Other bear species, including grizzly, brown, and black bears, live in more temperate ecosystems. During the winter in these climates, it often takes more energy for bears to forage for food than there is energy in the food the bears find! Therefore, as a strategy to cope with lack of food, bears adapt by going into dens and lowering their metabolism. They enter into a period of deep sleep known as ãhibernation.ä

In contrast, polar bears can take advantage of abundant food supplies from the Arctic Ocean environmentyear around. There is no need to hibernate to compensate for lack of food. Female polar bears, however, do require a period of hibernation in order to conserve fat reserves during the later months of pregnancy with their cubs. Therefore, denning in polar bears is strictly a reproductive, rather than a feeding, strategy.

Photo credit: USFWS

Growing Up In The Arctic
In December, mother polar bears give birth to one or two tiny cubs. At birth, polar bear cubs are not much larger than a squirrel and weigh less than two pounds. Mothers will nurse the cubs inside the warm den for three months to allow the cubs to grow strong enough to enter the rugged arctic conditions outside the den. Both mother and cubs emerge from their dens in late-March and April.

By the time she finally comes out of the den, a mother polar bear has fasted for up to five to six months. She must immediately find food to replenish herself and to feed her hungry cubs. During this time of year, the vast expanse of ice still stretches as far as the eye can see and temperatures still dip well below 0 Fahrenheit (-17.8 C.). How can mothers possibly find enough food to support themselves and their cubs?

The Beaufort Sea is among the deepest and coldest ocean bodies on Earth. However, the areas directly over the outer continental shelf, which stretches underwater off the North Coast of Alaska, and also the juncture at which the continental shelf drops off into the deep ocean, support relatively abundant marine life. Bottom-to-top circular movements in the ocean produce currents called "upwelling." Upwelling stirs water and plankton from the lower reaches of the ocean to the surface levels. Plankton are microscopic marine organisms and are the building blocks of the marine food chain. These microorganisms are food for many fish species which, in turn, provide food for a wide diversity of other Arctic species including marine birds, seals, and walruses. On top of the ice, and on top of the food chain, sit these hungry polar bears.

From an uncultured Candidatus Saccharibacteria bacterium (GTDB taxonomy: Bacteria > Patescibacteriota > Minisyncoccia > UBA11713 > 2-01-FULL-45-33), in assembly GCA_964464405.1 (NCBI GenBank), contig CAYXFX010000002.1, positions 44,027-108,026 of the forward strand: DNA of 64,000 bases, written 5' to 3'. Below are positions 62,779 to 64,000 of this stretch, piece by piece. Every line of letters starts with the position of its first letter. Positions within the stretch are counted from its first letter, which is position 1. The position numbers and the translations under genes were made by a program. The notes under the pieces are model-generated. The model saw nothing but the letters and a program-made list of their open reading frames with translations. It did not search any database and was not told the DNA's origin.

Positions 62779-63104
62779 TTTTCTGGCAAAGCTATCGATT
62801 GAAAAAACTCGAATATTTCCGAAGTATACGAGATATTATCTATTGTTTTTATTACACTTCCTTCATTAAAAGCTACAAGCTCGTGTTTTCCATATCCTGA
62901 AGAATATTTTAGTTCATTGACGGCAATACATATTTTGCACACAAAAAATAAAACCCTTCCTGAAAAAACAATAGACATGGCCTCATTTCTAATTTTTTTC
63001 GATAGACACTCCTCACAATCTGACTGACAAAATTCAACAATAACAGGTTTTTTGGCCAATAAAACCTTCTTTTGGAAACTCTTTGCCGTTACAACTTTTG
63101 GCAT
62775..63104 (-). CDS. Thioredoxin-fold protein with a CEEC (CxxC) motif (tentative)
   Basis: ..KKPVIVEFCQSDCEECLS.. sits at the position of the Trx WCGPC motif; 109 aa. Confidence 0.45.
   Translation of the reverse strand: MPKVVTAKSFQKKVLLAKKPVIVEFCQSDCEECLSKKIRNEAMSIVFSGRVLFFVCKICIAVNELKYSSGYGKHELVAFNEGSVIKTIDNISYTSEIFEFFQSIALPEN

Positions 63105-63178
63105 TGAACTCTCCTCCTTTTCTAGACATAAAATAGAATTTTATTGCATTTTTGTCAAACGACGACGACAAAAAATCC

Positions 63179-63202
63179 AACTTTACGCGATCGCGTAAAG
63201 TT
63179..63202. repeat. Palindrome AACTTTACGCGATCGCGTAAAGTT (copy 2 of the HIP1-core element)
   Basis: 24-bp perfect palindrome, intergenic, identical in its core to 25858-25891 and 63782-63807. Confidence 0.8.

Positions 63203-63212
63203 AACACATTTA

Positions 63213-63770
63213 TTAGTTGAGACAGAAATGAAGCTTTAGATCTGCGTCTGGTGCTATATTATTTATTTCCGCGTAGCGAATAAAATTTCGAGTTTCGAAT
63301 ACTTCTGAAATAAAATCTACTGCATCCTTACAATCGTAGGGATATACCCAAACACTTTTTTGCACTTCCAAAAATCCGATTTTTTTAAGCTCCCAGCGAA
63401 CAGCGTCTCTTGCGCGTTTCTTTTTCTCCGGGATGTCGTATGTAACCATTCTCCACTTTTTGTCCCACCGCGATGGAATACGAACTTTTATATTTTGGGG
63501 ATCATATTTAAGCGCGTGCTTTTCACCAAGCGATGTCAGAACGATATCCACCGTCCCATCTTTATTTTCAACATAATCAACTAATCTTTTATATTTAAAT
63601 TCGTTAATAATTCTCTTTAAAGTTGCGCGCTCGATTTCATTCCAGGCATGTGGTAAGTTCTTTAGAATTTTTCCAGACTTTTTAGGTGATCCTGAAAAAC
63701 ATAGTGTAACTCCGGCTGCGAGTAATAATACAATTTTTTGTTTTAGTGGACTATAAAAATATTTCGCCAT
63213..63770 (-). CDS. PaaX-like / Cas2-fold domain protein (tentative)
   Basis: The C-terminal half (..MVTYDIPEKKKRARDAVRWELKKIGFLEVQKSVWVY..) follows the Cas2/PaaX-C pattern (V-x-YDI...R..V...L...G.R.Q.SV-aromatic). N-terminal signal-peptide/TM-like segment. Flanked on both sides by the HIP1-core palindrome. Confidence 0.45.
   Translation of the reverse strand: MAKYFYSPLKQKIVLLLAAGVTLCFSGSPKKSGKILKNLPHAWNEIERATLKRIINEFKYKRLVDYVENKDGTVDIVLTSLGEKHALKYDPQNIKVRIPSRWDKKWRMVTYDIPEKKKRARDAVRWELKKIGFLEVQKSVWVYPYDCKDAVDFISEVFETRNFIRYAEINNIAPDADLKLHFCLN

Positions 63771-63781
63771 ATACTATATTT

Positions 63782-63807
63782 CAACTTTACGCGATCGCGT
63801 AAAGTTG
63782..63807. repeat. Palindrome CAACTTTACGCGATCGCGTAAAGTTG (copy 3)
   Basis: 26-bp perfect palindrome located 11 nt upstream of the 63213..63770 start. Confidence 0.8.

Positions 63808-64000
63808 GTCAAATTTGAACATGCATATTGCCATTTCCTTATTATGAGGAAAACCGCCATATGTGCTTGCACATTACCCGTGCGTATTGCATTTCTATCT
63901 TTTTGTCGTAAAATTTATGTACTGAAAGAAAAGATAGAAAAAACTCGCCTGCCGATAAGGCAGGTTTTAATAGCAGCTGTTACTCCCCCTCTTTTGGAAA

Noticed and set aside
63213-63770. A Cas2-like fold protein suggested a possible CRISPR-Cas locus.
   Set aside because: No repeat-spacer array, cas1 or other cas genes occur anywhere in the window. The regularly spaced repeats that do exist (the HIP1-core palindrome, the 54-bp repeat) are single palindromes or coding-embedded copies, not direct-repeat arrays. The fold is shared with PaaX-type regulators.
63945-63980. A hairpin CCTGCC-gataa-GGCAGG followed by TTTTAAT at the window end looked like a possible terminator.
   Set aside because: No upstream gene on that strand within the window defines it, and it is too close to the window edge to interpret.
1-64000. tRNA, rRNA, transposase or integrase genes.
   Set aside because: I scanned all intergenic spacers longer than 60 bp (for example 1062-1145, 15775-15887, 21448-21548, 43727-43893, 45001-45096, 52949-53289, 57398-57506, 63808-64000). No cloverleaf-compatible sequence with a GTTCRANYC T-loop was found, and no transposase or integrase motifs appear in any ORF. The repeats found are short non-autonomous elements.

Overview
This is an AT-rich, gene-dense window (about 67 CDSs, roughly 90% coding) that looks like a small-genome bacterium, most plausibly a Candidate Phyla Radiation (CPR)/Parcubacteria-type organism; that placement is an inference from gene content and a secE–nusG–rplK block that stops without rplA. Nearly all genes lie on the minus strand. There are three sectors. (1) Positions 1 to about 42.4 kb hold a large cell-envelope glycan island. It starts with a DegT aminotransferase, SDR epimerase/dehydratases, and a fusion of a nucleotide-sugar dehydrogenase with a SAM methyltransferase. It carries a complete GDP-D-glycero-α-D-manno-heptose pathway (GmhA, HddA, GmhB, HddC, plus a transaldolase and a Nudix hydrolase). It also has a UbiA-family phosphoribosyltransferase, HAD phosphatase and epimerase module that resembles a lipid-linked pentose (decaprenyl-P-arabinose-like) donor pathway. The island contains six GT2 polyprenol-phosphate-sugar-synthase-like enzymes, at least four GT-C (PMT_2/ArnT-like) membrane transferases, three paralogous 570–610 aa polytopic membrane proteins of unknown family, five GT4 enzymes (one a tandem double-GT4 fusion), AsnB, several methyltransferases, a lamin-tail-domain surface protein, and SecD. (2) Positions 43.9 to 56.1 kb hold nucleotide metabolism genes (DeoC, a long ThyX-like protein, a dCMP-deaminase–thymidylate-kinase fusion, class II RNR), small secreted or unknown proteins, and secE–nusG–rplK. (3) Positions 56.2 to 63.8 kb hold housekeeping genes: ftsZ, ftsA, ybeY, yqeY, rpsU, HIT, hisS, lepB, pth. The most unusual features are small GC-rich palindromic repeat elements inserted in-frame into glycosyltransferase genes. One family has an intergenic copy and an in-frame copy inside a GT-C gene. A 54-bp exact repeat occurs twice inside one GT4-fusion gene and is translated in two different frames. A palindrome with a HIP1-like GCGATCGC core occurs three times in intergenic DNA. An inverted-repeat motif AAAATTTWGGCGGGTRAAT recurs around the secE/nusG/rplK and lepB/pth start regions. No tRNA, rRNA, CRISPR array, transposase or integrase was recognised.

Oil Tanker

Mapping Dens
Even in the remote Arctic habitat, polar bears face a number of dangers including increased construction of roads, refineries, and port facilities. Scientists question whether increased development related to oil production in Alaska's North Coast areas will impact polar bears.

Steve will return to the North Slope in late January to continue his research on polar bearsâ movements into their dens. Once the five polar bears carrying satellite collars have moved into their dens, he will fly over the area of these dens in a plane carrying an infrared sensor. The body heat of the collared bears in the dens will produce heat. Steve will test whether the infrared sensor on his plane will detect the heat coming from the dens. If it does, he will try to differentiate the pattern of infrared wavelengths coming from the polar dens from other heat sources on the ground. In so doing, he hopes to identify the locations of other polar bear dens. A map of these den locations will provide important information in planning future construction of oil facilities and other development.